When we do this we give ourselves the right to sin today because we will surely make up for it in the future. The problem is we wrongly assume we’ll make different choices tomorrow than we do today.
Kelly cites several studies showing this phenomenon in her book.
One study asked people to choose what they wanted for lunch: a chicken salad or fast food. The people that were told they will have the same option next week chose the fast food over the salad because they thought they will make up for it in the future. However, only about 50% of them actually made a different choice next week.
On the other hand the people that thought the meal was a one time deal were more likely to choose the salad. They thought they can’t make up for it.
The same pattern was seen when people were asked about exercise. The people that thought they could exercise in the future were far more likely to skip the gym today compared to the group that weren’t given that option.
Studies like this show that people always tend to believe they’ll have more time and willpower in the future.
I admit I often do this too. I sometimes allow myself to skip work because I believe I’ll make up for it the following days. Sometimes I do make up for it but sometimes I don’t. And overall this negatively affects my progress.
What about you? Do you tell yourself you will make up for today’s behavior tomorrow? And if so do you actually do what you said you would, or does the cycle of “indulge today, change tomorrow” begin again?
That’s not the way to reach our goals.
How do you fix it?
Kelly give us two ways to overcome moral licensing:
1. Reduce behavior variability
Instead of kidding yourself that you will change tomorrow, you set a new rule: Everything you do today will have to be replicated for the rest of the week as well. So if you screw up today, according to the plan you’ll have to screw up for the rest of the week as well.
If you do good today, you’ll have to replicate that day for the rest of the week.
Behavioral economist Howard Rachlin found that smokers gradually decrease their overall smoking when asked to do this. “Every cigarette becomes not just one more smoked today, but one more smoked tomorrow, and the day after that, and the day after that. This adds new weight to every cigarette, and makes it much harder to deny the health consequences of a single smoke.”
Most people don’t want that. They feel it’s ok to miss one day but they aren’t comfortable abandoning their goal for a whole week. So they are more likely to stick to their disciplines everyday.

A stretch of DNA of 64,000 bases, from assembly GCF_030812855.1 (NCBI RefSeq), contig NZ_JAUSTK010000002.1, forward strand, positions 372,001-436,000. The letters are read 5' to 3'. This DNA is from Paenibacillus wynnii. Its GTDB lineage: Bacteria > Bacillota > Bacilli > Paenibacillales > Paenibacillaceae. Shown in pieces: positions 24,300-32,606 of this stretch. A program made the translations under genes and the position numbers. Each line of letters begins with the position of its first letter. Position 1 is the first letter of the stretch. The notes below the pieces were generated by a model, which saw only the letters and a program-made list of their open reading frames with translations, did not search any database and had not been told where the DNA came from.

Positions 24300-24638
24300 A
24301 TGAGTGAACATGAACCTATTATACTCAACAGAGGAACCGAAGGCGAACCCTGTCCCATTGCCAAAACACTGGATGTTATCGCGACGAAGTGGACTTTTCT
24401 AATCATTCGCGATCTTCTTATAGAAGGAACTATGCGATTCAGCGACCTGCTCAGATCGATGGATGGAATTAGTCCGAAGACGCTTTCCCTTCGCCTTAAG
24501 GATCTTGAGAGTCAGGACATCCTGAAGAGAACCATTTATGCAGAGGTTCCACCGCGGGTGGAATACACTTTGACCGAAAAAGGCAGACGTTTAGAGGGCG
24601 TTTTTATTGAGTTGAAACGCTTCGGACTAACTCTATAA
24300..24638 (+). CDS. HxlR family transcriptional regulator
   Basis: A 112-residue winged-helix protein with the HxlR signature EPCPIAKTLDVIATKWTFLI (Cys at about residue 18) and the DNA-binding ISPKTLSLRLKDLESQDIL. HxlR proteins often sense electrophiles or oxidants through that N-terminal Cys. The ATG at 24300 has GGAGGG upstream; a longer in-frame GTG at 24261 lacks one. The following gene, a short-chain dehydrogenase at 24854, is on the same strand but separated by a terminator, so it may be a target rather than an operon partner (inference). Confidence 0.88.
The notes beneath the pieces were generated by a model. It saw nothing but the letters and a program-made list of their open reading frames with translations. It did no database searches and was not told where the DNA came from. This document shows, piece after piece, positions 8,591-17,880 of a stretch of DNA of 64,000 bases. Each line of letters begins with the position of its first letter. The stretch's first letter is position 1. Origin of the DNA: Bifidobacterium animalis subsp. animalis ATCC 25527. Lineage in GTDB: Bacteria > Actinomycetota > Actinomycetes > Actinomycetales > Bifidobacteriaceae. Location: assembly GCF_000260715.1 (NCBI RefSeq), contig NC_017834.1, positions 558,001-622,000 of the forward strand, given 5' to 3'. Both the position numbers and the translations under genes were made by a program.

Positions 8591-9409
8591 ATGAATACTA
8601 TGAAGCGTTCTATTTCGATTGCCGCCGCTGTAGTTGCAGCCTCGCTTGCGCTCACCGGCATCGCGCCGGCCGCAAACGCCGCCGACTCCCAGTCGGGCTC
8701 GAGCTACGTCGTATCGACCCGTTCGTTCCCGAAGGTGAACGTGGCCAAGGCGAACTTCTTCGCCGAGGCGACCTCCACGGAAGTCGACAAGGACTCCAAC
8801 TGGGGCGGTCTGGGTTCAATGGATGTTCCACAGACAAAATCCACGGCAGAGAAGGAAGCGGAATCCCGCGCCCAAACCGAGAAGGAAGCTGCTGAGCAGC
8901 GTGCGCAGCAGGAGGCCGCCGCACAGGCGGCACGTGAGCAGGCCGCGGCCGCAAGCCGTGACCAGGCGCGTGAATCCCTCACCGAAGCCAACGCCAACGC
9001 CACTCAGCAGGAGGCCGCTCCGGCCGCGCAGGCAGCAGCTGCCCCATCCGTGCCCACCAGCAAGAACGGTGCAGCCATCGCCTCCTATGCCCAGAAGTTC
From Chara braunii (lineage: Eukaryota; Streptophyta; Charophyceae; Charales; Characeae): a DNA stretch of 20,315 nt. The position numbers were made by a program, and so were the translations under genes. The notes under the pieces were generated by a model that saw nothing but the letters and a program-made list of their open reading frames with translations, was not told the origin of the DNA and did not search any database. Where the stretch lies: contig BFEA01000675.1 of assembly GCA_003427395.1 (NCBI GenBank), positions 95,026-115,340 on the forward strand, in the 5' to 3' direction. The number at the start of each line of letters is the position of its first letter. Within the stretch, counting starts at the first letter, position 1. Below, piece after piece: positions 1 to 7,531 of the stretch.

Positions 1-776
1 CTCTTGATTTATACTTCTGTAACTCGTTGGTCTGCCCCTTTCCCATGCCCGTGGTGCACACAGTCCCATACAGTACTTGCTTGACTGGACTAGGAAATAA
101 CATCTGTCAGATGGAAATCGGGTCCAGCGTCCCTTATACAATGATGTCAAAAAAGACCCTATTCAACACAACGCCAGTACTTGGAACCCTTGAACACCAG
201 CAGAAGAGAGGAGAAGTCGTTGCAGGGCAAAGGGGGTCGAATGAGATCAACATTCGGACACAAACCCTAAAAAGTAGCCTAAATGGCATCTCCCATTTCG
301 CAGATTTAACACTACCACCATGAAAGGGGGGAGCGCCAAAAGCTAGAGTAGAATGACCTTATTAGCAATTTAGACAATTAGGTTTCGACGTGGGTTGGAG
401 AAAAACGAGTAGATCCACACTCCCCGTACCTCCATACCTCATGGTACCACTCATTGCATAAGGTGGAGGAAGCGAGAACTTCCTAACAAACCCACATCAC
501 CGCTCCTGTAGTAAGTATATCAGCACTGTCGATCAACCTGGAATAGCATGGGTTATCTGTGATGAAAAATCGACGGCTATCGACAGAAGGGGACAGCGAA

I think this works great for binge eaters as well. If you want to eliminate binge eating do this: If you binge today, you will have to binge every day for a whole week. This will deprive you of the usual cognitive crutch of pretending that tomorrow will be different. It will force you to change.
2. Changing our self image
At it’s core moral licensing is an identity crisis. We only reward ourselves for good behavior if we believe that who we really are is the self that wants to be bad.
Our self image works like a thermostat. It adjusts our behavior to fit the way we see ourselves. So if we consider our normal behavior to be the bad thing then every discipline that contradicts that behavior will feel like a punishment.
For example the people that refer to dieting as punishment obviously have a fat self image. Why? Because what they are doing while dieting is what lean people do every day. If they saw themselves as lean in their mind they would understand that being mindful of what and how much they eat must become their normal behavior.
To stay lean you have to keep the same habits that got you there. If you don’t start seeing your new behavior as normal, you’ll want to get back to your old habits and those habits were the ones that got you fat and unhappy with your physique in the first place. You can’t go back and keep your results.
“Moving beyond the traps of moral licensing requires knowing that who we are is the self that wants the best for us—and the self that wants to live in line with our core values. When this happens, we will no longer view the impulsive, lazy, or easily tempted self as the “real” us. We will no longer act like someone who must be bribed, tricked, or forced to pursue our goals, and then rewarded for making any effort at all.” – Kelly McGonigal
How do you change your self image?
This is a looong topic. I’ll probably make a video about this soon covering all the details but until then I’ll give you a link to an amazing video Bob Proctor did on self image: